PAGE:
Garud leaves them to settle their dispute and jumps off into the heights.

The sun, now up, drenches her in its orange glory. A tingling sensation passes through her body, with the feel of the sunrays like virgin mist against her naked skin. They cause electric waves to course through her.

Down below, on the Earth again, she notices a man in a black suit beckon her, his short hair whipping in the wind. Gun in hand, his finger curls around the trigger, unwavering.

Garud swoops down, lands near the man.

“Who the hell are you?” the man asks.

“Why’d you summon me without knowing who I am?”

“Whatever,” he says, placing a heap of folders in front of Garud, on the ground, where dew has begun to wet the tiny sprouts of grass. “I want solutions, clear orders, so I can act.”

“You take orders from someone who you know nothing about?”

“Why not… I mean that’s how the system works. I just have to know you have power, you’re in some position, to exercise it.”

“That doesn’t…”

“Human nature,” he says. “We just seek solutions. It doesn’t really matter where they come from.”

“Aren’t you afraid of the dew?” Garud asks. “I mean, it isn’t winter yet.”

“We believe in magic.”

“Ask for solutions from those who are supposed to find them. Right now, I’m not on a premeditated itinerary.”

“But, I need your help.”

“Ask the man in white, or red, or whatever color your bosses wear. It’s good each wears a distinct color so you don’t get confused.”

“They’re the ones who make us indecisive. Each embraces a different philosophy but dines from the same plate. We aren’t sure anymore what’s right and what’s not.”

“That’s bullshit. You’re the trained one, with a gun in your hand. You hold the rein. Just lead the horses in the direction you feel right.”

“My hands are tied,” he says. “Can’t you see?”

“Free yourself, just twist your wrists around, the shackles will snap.”

“I can’t.”

“You should”

The man stands, looking at Garud, having nothing more to say.

Garud takes a plunge, this time to beneath the surface of the Earth. She feels the sticky wetness of earthworms that creep along her skin. The musky odor of their body fluids invades her nostrils.

Soil, brown like chocolate granules, blinds Garud’s vision. Nothing has ever been able to block her sight. She calls upon her powers.

The Earth splits, allowing a feeble light from a waning sun to pour in.  

She notices a haggard-looking, scrawny old man, stretching his hand. His eyes seem to gaze from small pits dug in his face. “Alms,” he says.

“What about the earthworms?”

“They sneak into every pore of my being,” he says. “They’re… hungry too.” He seems to have difficulty speaking. “And, I… I have to take care of my grandson also.”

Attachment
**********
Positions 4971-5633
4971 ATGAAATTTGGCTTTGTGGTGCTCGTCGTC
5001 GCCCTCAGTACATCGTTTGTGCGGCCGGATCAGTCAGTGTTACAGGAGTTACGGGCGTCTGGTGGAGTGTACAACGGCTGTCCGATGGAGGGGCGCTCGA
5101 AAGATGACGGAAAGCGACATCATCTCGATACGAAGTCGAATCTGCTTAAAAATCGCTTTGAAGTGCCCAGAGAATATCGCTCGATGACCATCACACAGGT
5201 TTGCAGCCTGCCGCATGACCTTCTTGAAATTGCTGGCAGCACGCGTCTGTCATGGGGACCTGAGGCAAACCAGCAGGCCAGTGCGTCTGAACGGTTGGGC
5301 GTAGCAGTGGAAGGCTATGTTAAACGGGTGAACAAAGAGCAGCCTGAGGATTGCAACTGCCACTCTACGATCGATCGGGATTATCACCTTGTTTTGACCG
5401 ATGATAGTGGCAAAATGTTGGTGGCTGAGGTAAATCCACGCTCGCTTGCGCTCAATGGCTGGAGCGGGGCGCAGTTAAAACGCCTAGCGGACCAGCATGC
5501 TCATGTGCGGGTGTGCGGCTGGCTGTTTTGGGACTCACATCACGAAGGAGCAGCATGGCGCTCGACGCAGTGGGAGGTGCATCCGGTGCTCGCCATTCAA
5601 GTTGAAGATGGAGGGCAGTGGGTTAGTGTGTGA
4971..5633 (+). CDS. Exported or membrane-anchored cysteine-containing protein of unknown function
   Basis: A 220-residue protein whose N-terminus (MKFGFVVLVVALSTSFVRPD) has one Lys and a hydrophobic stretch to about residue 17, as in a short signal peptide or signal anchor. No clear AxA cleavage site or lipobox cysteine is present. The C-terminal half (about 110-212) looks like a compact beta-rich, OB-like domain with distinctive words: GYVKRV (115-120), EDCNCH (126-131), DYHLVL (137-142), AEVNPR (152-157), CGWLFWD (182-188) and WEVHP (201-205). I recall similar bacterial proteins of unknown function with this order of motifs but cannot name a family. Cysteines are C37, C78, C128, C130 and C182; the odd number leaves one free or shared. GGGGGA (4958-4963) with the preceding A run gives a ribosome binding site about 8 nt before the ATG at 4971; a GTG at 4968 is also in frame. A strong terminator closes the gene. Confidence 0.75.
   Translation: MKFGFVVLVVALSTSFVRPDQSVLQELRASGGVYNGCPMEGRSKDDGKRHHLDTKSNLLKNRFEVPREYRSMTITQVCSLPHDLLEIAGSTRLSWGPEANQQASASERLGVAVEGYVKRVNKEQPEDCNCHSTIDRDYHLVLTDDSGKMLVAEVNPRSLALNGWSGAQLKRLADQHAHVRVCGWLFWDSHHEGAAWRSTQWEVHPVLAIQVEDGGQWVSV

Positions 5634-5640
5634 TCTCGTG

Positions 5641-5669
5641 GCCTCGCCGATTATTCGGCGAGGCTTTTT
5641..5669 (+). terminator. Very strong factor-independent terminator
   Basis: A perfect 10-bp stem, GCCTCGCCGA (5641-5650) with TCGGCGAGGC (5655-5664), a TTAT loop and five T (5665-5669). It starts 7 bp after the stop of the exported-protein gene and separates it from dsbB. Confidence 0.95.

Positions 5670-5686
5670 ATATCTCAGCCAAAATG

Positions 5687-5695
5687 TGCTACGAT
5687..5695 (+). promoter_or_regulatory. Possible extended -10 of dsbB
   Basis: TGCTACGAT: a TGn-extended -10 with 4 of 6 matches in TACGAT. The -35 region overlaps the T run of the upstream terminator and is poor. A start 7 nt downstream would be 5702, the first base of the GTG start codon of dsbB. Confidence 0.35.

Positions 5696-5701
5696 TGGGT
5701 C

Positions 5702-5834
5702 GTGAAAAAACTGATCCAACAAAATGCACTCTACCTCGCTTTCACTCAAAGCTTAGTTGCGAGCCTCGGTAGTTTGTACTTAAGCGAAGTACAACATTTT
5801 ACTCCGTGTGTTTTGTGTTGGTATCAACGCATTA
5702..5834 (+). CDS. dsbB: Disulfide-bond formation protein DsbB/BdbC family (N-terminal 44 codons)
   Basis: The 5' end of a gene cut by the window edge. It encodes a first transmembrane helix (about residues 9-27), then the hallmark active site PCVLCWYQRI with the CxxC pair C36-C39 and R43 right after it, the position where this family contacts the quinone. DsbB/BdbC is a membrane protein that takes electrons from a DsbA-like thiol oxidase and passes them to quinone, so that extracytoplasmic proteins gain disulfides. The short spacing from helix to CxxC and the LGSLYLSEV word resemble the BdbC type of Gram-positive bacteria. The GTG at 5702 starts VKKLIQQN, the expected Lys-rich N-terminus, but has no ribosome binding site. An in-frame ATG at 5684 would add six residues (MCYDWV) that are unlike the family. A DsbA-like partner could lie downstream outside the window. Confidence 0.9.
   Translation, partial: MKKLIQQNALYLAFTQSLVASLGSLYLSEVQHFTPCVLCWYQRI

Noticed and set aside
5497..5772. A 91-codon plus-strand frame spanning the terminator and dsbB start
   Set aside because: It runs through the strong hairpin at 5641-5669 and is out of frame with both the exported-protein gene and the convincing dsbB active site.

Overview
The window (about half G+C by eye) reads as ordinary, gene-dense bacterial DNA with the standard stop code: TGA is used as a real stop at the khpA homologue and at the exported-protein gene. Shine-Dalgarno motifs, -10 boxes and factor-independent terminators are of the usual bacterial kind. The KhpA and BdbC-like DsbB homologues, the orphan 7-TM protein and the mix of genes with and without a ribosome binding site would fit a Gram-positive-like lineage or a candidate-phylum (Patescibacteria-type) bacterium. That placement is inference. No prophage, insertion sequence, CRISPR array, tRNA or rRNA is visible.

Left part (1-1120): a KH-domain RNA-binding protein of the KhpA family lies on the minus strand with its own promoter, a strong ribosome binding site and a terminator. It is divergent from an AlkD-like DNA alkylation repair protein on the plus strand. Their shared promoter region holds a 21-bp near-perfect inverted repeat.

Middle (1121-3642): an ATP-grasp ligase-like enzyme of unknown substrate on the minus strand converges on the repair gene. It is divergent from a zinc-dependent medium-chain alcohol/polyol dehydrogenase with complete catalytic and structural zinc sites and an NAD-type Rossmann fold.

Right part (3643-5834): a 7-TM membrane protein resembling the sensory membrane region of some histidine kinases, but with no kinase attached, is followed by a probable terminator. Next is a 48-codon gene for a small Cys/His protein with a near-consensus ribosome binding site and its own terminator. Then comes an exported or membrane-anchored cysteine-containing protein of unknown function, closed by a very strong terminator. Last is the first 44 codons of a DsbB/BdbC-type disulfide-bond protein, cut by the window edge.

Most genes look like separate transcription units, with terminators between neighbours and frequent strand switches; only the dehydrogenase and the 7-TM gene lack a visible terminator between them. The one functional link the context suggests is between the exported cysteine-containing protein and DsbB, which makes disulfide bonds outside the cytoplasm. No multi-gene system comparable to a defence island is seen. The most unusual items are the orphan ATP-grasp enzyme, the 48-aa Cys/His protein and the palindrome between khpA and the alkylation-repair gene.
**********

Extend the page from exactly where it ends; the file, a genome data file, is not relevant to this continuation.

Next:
A young boy in his early teens appears.

“What about his parents?”

“Father died, mother eloped with her paramour.” A bout of cough rocks the old man’s frail body. “I think it’s them… they murdered my son.”

Garud looks at the boy, whose frontal nudity remains hidden with a piece of ragged cloth. His arms hang on his sides like lily stems. Used to seeing boys with muscular thighs and shapely biceps, Garud gains a new perspective of life at the sight of the boy.

His caved-in cheeks bear smears of dirt, and his legs look like they will crumble with the next step. But, she becomes amazed by a glint in his eyes, carrying the glaze of blazing embers.

Through a crevasse in the Earth, Garud looks up at a cloudless sky and sees the moon beginning to shape up as a crescent.

“Why don’t you feed on the worms?” Garud asks the old man.

“The earth is drying off quickly, we hardly find any vegetation,” he says. “If we eat them, soon the soil will become useless.”

Garud falls silent. That’s something different, she thinks, a change, inevitable

“The Earth hasn’t yet lost its fertility,” the boy says.

Garud looks up towards the sky, for a miracle to happen… a magic plough, perhaps, to drop into her hands so she can gift something to the boy.


 

About the Author

Hareendran Kallinkeel writes from Kerala, India, after a stint of 15 years in a police organization and five years in the Special Forces. His recent stories have been published by the New Reader Magazine, Pennsylvania Literary Journal, Corner Bar Magazine, Literally Stories, and Phenomenal Literature. His stories are forthcoming in Pennsylvania Literary Journal, Bryant Literary Review, Lalitamba Journal, Manawak Podcast, and Aaduna.